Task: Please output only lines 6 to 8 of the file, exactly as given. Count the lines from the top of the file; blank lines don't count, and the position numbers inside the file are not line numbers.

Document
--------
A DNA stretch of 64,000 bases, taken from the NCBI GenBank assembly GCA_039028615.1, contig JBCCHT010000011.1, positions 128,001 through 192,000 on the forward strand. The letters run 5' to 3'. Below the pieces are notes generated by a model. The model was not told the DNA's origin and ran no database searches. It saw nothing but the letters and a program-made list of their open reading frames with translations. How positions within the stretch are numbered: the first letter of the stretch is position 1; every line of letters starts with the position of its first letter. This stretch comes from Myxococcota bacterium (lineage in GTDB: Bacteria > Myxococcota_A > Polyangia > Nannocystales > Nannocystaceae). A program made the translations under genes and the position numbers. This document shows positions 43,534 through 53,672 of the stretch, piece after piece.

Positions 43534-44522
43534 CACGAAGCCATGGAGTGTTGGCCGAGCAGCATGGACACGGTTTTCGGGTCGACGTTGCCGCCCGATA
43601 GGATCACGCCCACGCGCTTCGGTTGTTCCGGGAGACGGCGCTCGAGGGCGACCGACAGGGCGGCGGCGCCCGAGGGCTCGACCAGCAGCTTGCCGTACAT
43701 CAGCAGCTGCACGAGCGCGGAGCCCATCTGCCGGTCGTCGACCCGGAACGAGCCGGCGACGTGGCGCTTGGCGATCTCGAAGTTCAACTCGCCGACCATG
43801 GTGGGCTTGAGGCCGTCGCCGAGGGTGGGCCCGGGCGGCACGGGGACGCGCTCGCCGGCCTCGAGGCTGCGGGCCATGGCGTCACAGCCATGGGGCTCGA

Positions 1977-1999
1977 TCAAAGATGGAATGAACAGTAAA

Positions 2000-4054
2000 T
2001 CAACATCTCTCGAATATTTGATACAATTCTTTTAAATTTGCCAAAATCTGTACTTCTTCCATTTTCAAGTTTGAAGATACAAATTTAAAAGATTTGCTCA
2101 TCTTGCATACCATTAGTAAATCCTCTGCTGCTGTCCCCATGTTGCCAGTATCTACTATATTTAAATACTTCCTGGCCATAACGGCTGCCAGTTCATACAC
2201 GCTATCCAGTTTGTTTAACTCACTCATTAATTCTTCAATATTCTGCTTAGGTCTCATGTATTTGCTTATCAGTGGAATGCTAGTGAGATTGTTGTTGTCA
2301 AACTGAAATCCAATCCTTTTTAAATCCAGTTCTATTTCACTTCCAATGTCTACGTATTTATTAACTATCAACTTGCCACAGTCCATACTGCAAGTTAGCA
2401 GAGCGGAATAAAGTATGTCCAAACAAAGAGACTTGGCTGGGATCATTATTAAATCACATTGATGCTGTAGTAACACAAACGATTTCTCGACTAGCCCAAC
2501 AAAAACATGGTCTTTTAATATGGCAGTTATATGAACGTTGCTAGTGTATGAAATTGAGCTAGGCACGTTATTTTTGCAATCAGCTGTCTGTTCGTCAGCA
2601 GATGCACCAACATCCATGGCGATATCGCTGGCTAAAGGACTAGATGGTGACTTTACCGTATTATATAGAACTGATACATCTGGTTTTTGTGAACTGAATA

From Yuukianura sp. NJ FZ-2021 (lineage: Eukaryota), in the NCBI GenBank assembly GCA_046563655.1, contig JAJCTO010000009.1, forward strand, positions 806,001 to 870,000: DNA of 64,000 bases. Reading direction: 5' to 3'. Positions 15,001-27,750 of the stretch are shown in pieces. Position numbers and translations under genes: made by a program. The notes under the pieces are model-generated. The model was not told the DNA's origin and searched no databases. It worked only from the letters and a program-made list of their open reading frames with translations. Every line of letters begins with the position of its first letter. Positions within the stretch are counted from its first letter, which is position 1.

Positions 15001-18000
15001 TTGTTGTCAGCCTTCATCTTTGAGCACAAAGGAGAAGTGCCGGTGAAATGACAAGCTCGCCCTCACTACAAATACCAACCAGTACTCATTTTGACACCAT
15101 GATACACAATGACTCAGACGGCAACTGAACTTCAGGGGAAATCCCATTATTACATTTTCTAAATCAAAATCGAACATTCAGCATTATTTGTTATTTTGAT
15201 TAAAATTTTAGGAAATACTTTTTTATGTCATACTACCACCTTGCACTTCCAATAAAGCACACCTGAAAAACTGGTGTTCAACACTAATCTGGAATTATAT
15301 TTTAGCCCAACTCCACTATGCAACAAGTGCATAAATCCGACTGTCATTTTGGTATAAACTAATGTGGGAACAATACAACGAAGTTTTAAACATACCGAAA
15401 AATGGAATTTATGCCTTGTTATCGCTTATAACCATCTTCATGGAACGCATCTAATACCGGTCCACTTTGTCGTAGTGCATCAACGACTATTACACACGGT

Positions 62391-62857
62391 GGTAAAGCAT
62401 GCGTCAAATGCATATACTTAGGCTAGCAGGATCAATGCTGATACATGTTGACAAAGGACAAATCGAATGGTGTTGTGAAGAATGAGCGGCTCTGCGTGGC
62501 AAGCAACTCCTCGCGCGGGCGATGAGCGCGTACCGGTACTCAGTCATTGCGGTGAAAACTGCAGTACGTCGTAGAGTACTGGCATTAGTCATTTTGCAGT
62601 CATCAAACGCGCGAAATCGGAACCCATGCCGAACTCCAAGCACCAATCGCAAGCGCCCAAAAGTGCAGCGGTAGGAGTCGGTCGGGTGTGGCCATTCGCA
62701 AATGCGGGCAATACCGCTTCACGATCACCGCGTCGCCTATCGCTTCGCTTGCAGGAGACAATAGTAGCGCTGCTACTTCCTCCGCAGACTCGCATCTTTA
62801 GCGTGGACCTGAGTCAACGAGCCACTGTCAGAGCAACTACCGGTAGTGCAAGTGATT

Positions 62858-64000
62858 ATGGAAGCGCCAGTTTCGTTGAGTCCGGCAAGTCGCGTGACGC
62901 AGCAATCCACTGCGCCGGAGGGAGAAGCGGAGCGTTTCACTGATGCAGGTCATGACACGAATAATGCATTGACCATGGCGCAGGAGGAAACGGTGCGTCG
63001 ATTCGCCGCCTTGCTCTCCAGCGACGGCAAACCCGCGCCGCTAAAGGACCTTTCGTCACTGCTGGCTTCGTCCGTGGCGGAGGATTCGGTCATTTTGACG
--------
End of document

43801 GTGGGCTTGAGGCCGTCGCCGAGGGTGGGCCCGGGCGGCACGGGGACGCGCTCGCCGGCCTCGAGGCTGCGGGCCATGGCGTCACAGCCATGGGGCTCGA

Positions 1977-1999
1977 TCAAAGATGGAATGAACAGTAAA